05 Oct Hamstring Strain
Hamstring strain is not only the most common injury across all sports, but also the most recurrent. Your biggest risk factor in getting a hamstring strain is having a history of hamstring strain! In other words when you’ve had it once, the chance of recurrence is high. But why is this?
However, recurrent hamstring injury was the area I did my Master’s research on, and it seems that there are many potential reasons for this risk of reccurence. For example, the hamstrings are part of a key stabilisation mechanism of the pelvis during walking and running, so if there are any issues at the pelvis, such as restrictions where the pelvis meets the spine, or compromised function of other muscles that stabilise the pelvis, then the hamstrings may be at greater risk of injury or re-injury.
The bigger question, really, is why did the hamstring muscle get injured in the first instance? A common scenario is that the lower abdominal muscles work together with the hamstrings to counteract the effect of gravity, which is always attempting to tip the pelvis forwards. If, for some reason, the lower abdominal muscles are deconditioned or inhibited (as can happen with a history of low back pain or with certain conditions affecting the organs, such as IBS or PMS), this can increase risk of injury in the first place. Of course, if these possibilities are not assessed for, or addressed (ie if the hamstring is just rubbed, stretched, strengthened to aid recovery), then the original cause has not yet been tackled and repetitive injuries become more likely.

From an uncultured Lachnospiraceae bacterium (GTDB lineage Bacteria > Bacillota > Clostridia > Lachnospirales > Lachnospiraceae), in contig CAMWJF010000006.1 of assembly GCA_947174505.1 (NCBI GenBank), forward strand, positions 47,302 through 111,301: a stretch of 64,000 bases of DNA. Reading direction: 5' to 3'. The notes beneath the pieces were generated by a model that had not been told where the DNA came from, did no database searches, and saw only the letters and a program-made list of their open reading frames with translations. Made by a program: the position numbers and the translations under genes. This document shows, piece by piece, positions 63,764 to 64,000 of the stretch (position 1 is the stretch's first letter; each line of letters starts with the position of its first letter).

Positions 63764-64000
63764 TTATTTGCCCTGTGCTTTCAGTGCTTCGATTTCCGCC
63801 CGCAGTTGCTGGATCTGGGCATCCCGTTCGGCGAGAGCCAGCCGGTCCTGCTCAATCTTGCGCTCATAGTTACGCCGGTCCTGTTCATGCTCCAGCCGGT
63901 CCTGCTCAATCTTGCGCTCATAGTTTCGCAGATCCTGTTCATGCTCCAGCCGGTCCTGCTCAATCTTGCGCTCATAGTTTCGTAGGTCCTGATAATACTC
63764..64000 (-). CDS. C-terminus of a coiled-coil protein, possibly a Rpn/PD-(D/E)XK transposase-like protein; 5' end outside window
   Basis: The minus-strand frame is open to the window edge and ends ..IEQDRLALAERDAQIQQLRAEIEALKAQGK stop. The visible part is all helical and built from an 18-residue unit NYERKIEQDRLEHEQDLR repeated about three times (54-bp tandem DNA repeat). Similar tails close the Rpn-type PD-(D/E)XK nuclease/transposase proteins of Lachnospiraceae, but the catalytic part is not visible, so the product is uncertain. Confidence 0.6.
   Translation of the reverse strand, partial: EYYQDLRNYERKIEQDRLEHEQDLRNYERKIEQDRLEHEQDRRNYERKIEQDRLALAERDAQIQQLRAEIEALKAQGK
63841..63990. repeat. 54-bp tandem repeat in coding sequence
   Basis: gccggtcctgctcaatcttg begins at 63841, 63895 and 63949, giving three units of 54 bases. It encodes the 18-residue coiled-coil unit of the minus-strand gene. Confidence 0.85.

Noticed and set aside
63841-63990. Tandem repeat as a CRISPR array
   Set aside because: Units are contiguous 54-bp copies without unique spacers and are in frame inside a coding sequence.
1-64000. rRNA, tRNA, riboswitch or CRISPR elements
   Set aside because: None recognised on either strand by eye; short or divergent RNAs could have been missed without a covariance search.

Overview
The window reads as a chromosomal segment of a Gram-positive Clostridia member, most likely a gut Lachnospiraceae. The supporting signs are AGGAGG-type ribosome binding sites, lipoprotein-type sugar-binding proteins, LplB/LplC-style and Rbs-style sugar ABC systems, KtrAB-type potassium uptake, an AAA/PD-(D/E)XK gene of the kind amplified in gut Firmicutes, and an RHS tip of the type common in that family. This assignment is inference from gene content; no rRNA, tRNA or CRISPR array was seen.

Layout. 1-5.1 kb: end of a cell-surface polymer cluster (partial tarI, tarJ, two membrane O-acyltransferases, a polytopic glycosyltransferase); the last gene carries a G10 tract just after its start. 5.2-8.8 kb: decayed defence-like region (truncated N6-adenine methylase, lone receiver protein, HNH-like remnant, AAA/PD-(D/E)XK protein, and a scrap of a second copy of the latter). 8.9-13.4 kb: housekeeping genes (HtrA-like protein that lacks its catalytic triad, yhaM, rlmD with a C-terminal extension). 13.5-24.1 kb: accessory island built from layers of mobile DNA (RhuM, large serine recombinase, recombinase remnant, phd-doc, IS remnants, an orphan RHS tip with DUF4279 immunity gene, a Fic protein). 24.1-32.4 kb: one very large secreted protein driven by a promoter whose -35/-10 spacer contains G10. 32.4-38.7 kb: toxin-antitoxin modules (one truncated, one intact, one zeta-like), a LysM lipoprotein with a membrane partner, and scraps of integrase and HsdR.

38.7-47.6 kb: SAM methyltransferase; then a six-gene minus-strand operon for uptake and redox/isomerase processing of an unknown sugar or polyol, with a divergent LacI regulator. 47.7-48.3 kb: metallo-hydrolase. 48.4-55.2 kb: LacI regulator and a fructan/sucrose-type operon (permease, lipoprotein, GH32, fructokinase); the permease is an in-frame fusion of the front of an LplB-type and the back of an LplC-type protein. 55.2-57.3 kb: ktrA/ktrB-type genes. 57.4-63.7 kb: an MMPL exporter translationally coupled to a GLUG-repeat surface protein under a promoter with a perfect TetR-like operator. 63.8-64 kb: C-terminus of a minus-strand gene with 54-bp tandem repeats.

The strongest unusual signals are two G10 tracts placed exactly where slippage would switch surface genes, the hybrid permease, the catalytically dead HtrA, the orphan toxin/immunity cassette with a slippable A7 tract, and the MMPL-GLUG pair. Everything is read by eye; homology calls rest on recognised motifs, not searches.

There are many possible drivers of hamstring strain, and commonly it will not be just one driver that causes the injury but, more likely, the combination of many smaller factors that end up creating a large overload on the muscle. Here are a list of some of the areas I would assess and address if someone comes to see me with a hamstring injury – and especially if it is recurrent:
- Foot mechanics
- Motor control at the hip
- Lumbo-pelvic mobility and stability
- Movement strategy (eg quad dominance)
- Shoulder function
- Head posture
- TMJ (jaw joint) function
- Physiological load (overall stress on the body)
In my webinar, called “The Hamstring Insight“, I go into more detail on a number of these mechanisms and include 2 papers that I have written on the topic as freebies! The contents of these papers and webinar have been presented to the rehabilitation teams at all of the Premiership and other professional football teams in the UK, and I have consulted for several of these teams to share these insights.
If you’d like to learn more about these potential contributing factors or to assess them in your own body, I have put links in the bullet point list above which should allow you to learn more about how to optimise your function.
There is also lots of great free information about hamstring rehabilitation and recovery in my FC2O Podcast with Peter Horobin on the topic [LINK].
If you’d like to book an appointment for consultation, or to contact me with any questions, please email me here. If you’d prefer to do as much as you can yourself (which I encourage), I have provided several resources above, and more insights into calculating the overall stress on your system – and what to do about it – can be found here [LINK].